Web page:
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Originally posted by Frosty
So much for payload capacity. Why not revert back to Gemini and Apollo style modules with something like that or plan on making the CEV?


I believe this is meant primarily for Humans to use. Payload cap is secondary for this project, Safety and Efficiency is the primary goal here.




They need 20 million to build the Sub-orbital version...HEY PAUL ALLEN!, CARE TO FUND ANOTHER ONE? (I wish)


Hey it could happen. Consolidation has to happen sooner or later and SpaceDev would compliment Rutans company.

[edit on 23-11-2005 by sardion2000]

[edit on 23-11-2005 by sardion2000]



posted on Nov, 24 2005 @ 06:06 AM
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I thought the sub orbital version needed a 10million dollar investment? And the orbital needed 100million.
I totally agree with sardion2000 on response to Frostys quote, the craft was not designed to haul payloads into orbit, it was meant for space tourism and possibly to help ferry the ISS astronauts and some small supplies to and from the ISS.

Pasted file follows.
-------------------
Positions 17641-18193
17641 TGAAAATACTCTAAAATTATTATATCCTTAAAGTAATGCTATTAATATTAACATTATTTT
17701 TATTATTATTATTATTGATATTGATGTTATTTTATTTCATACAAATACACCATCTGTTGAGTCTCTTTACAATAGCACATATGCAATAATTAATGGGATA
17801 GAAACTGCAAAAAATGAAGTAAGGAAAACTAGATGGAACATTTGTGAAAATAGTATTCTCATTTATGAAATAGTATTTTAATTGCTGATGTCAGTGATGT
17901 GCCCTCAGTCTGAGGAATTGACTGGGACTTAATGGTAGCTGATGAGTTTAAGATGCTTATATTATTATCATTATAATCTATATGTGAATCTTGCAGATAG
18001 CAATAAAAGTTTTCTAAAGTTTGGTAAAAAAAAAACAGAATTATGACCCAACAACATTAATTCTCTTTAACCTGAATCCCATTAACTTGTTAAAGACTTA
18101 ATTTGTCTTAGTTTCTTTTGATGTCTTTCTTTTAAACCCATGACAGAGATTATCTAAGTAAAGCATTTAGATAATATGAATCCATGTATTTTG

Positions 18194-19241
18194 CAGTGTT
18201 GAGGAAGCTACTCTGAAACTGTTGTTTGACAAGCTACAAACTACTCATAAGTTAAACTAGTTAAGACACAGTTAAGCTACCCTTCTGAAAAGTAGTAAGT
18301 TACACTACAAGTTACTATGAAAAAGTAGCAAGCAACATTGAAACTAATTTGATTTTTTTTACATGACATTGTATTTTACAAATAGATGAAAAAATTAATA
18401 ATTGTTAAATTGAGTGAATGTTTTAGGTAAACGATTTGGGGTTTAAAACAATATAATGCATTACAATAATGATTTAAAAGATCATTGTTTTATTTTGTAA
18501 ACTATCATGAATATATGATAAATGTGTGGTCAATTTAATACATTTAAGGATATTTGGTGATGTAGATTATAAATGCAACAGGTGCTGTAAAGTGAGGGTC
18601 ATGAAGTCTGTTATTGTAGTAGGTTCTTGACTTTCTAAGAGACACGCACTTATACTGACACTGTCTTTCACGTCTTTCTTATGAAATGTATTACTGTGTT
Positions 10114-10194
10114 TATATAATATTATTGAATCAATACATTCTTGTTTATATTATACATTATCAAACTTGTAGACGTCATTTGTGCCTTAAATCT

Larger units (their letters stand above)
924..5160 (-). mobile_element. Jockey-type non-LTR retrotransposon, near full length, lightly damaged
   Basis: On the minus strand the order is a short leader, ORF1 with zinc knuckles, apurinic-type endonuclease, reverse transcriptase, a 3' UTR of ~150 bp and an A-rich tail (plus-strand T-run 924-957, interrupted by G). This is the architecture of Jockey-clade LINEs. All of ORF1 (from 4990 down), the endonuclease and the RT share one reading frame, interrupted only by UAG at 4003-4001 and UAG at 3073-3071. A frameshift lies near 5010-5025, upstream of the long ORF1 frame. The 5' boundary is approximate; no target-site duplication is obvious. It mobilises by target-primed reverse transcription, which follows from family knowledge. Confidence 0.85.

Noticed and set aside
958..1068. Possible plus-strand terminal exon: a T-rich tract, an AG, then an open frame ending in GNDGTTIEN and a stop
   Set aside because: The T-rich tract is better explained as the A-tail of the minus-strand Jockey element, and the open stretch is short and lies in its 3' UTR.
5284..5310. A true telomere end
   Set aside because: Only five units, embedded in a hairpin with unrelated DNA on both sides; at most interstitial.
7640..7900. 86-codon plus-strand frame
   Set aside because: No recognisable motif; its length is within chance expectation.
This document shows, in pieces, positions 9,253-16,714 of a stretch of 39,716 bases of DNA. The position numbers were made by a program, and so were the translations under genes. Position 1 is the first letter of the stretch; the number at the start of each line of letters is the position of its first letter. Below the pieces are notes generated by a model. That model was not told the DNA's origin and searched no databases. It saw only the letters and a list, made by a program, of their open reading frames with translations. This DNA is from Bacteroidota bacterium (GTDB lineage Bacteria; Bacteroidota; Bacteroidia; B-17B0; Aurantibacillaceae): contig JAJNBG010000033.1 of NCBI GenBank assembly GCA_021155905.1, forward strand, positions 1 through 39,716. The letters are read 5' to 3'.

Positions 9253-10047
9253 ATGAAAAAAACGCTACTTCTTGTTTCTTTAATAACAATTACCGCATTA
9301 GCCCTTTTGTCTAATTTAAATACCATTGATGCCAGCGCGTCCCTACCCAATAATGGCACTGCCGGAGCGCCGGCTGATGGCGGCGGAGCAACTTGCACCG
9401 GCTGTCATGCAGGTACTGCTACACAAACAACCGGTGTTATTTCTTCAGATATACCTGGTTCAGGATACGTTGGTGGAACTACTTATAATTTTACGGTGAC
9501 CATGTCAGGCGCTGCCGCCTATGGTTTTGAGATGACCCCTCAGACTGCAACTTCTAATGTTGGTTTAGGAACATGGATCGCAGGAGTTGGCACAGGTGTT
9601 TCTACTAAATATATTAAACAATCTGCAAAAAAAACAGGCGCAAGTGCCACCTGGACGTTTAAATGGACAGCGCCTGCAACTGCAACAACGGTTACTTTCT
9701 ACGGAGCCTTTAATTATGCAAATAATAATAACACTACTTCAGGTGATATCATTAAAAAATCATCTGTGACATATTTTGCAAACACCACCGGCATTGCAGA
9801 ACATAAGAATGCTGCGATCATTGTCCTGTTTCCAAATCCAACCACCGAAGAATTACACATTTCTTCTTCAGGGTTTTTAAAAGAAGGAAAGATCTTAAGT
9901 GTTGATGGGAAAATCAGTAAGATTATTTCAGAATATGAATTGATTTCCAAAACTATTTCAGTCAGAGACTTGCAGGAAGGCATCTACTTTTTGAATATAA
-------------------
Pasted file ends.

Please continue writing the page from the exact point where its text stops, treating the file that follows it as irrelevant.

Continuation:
posted on Nov, 24 2005 @ 06:17 AM
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I was thinking about this concept too, and how it was odd that you saw something like this on the Airplane 2 movie... Mind wanders a lot...


I'm sure that once they put a habitat on the moon that people would be able to buy a ticket and go there for a couple weeks or so play tourist, the company providing the transportation could set up highway bulletin boards for advertising as they cruise to the moon... Now that would be something there... I wonder how much Coca Cola and Pepsi would pay to have their ads up that way...

I wasn't meaning this post to be something off topic, just thinking ahead with the space tourism and ways they could get funding for it.



posted on Nov, 24 2005 @ 11:58 AM
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wow...that would suck...for the 3 day trip to the moon you look out expecting to see pitch black with stars in it. But instead you cant see the stars because the space billboards are to bright.


luckily space billboards will never happen, since it would cost a but load of money, since the billboard would have to have maneuvering rockets on board...but theres no point into getting into the detail on something that wont ever happen.....thankfully.